Zacs Level 1.5 is an intermediate avalanche safety program run at a slower pace and less structured than the AST Level 1 classroom session. This is a custom workshop that applies the theory learned in the AST1. The exercises are intended to evolve with the needs, interests and questions of the students.
Don’t have the time or funds to make it to the mountains for the full AST Level 2 avalanche course? Zacs1.5 can be an alternative and also gives you a taste of what to expect on the AST2.
Recommended Preparation for Zacs Level 1.5
Completion of the AST1 Class and Field with Zacs Tracs
The idea behind Zacs1.5 is that participants come with some experience and questions, not just to learn more content. The point is to be challenged to take the skills you already have, dig for the details, make plans and justify your decisions.
If you have time it is recommended (not required) that you:
- Review some of these webpages:
- Zac’s Tracs FAQ
- Zac’s Trac Blogs
- Avalanche Canada – Forecast Page – click on the various icons on the map
- Avalanche Canada – Forecaster Blogs – more conversational than a forecast
- Avalanche Canada – Mountain Weather Forecast – even available in the summer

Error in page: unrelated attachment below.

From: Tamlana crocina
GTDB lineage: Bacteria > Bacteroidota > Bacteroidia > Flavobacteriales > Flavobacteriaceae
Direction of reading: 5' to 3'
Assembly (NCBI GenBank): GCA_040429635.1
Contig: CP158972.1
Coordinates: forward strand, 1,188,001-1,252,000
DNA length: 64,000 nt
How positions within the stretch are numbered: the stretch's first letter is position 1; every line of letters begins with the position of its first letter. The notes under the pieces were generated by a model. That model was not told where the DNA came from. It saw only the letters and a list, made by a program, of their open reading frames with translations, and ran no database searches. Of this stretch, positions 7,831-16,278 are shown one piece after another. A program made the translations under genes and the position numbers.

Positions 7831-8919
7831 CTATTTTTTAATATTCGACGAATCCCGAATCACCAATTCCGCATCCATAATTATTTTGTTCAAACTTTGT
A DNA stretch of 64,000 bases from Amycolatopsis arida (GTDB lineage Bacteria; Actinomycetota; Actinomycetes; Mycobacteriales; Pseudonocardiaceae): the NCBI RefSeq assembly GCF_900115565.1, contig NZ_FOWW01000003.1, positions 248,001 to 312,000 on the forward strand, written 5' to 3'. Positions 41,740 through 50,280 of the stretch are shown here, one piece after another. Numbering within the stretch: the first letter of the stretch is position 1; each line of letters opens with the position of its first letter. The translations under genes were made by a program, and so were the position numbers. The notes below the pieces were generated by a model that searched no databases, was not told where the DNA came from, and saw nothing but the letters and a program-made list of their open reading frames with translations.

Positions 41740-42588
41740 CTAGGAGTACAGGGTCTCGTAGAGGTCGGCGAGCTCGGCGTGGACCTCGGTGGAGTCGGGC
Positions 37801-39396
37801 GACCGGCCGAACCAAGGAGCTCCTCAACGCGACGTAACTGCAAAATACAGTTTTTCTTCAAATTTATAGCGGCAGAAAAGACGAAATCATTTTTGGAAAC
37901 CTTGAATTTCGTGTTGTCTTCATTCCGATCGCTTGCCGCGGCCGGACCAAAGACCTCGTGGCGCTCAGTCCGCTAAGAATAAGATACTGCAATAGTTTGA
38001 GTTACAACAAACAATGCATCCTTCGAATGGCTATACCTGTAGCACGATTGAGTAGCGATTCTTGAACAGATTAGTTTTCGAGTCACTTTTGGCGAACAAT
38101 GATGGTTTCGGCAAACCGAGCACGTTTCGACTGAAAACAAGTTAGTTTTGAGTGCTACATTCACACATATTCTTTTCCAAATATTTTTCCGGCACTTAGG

- Avalanche Canada – ATES Terrain Rating Maps – check out areas that you ride or want to ride
- Avalanche Canada – Mountain Information Network (MIN) – observations
- Bring books and materials from your Zacs AST1 Classroom session. (We will have a few copies if you don’t. Any avalanche books will be useful to bring.)
- Bring news articles, pictures or video clips of terrain that you are familiar with. They can be printed or computer files that you are prepared to share with Zacs and the class participants. (Ideally share these prior to the class so we can more easily incorporate them into the training exercises.)
- Bring avalanche and survival equipment. Basically bring your transceiver, probe, shovel, pack, winter gloves, and any survival gear that you carry in your backpack and sled storage. Its a great exercise for everyone to share their tricks and experiences when it comes to overnighting gear and skills.